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Combating Tobacco Use in Military and Veteran Populations
below discuss some organizational factors likely to contribute to tobacco use by active-duty and retired military personnel.
Acceptability of Tobacco Use
As discussed earlier in this report, with the exception of the Air Force, the armed services have tobacco-use rates that are greater than those in the general US population. Rates are even higher for military personnel deployed to war zones, such as Iraq and Afghanistan. A fitness and health promotion program manager in the Marine Corps reported that marines, including commanding officers, believe that they have a right to smoke—that the military should not put unnecessary restrictions on troops who are already making sacrifices (DoD, 2007). Army and Air Force junior enlisted personnel (including current smokers, ex-smokers, and never smokers) and their supervisors agreed that smoking was more common during deployment, partially because of a feeling that antitobacco rules were not enforced.
Interviews with policy leaders from the Tobacco Policy Study indicated various levels of enforcement, from the proper enforcement of no smoking in vehicles to general disregard of designated smoking areas (Haddock, 2008). Junior enlisted personnel in the Army and Air Force indicated that such rules as that prohibiting smoking in military vehicles are routinely ignored without consequences. In a series of focus groups conducted with the same population, Haddock (2008) found that many service members still believe that the military encourages tobacco use during deployment—smokers are allowed to take breaks when nonsmokers are not, inexpensive cigarettes are readily available, and there still exists an underlying historical association between smoking and the military.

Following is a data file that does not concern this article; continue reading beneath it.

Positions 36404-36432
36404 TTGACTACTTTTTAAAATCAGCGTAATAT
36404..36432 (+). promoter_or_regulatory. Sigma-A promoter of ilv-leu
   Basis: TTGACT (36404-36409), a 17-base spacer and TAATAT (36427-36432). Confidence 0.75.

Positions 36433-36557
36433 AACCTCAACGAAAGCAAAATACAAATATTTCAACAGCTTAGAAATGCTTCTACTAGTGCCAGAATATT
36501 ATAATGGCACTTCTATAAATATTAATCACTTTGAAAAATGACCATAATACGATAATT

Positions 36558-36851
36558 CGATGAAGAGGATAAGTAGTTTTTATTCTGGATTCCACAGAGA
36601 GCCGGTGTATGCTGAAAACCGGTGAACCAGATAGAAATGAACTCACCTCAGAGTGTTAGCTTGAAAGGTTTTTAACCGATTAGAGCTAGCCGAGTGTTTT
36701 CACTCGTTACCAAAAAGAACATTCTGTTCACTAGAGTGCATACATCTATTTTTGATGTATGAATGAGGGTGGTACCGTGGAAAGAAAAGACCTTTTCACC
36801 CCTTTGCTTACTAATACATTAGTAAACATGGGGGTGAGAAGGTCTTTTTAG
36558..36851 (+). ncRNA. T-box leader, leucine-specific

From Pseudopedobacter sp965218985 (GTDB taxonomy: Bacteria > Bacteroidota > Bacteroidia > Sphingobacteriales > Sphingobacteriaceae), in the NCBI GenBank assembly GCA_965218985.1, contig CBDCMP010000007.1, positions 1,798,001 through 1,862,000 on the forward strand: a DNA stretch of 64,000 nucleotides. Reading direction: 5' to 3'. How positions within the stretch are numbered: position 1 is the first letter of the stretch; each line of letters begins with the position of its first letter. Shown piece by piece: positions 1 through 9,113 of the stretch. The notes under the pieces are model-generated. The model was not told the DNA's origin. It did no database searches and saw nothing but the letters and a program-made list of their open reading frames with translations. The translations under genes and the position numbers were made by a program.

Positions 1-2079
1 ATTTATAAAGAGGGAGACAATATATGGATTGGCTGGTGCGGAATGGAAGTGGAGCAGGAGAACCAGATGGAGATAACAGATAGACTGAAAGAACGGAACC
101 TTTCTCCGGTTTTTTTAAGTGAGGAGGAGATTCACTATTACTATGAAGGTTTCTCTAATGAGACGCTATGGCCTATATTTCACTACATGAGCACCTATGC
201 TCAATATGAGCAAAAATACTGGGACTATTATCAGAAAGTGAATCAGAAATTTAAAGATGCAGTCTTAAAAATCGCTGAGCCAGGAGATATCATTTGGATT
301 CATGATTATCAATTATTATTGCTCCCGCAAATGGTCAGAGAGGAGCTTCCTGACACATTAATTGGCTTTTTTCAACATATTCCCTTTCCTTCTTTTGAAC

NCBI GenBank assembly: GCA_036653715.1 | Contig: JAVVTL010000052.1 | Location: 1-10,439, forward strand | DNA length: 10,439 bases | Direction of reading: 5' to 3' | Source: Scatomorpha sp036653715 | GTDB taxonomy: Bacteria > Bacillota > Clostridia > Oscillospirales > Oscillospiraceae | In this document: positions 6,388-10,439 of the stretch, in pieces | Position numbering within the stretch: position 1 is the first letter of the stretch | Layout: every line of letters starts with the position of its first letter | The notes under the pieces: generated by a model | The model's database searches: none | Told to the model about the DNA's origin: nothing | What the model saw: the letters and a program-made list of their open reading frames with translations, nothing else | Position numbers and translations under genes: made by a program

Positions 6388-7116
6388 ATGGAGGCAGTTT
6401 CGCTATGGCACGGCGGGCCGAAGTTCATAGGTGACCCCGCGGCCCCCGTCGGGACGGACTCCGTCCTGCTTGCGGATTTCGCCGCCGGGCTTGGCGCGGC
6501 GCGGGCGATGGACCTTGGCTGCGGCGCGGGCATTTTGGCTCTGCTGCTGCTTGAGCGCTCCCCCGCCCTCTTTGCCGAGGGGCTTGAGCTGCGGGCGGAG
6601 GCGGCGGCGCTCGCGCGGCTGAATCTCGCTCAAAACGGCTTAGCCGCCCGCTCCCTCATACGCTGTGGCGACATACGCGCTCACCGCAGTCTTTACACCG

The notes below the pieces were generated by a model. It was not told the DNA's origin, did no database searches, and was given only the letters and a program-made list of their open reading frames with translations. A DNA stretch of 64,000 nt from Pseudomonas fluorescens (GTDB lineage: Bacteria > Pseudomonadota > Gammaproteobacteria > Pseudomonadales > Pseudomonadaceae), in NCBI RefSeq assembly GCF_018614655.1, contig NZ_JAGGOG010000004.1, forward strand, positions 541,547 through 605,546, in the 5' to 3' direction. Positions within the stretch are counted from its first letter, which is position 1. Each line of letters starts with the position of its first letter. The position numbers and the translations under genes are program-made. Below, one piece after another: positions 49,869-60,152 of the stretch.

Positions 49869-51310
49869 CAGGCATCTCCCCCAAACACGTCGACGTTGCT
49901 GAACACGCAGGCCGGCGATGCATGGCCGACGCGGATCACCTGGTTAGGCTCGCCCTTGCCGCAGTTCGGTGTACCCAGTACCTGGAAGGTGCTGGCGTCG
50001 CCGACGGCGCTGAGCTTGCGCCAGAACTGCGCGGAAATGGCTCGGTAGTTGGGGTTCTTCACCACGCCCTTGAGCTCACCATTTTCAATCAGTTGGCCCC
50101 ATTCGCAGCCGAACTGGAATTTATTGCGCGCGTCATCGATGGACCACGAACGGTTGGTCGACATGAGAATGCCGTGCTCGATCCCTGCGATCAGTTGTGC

Access to and Cost of Tobacco Products on Military Installations
Almost 50% of Army and Marine Corps personnel, 33% of Air Force personnel, and 38.4% of Navy personnel reported that a reason for smoking was availability—there are numerous locations to buy on installations, such as commissaries, exchanges, and package stores (DoD Instruction 1330.09, December 7, 2005). There is an added monetary incentive: DoD Instruction 1330.09 states that “prices of tobacco products sold in military resale outlets in the United States, its territories and possessions, shall be no higher than the most competitive retail price in the local community and no lower than 5 percent below the most competitive commercial prices in the local community.”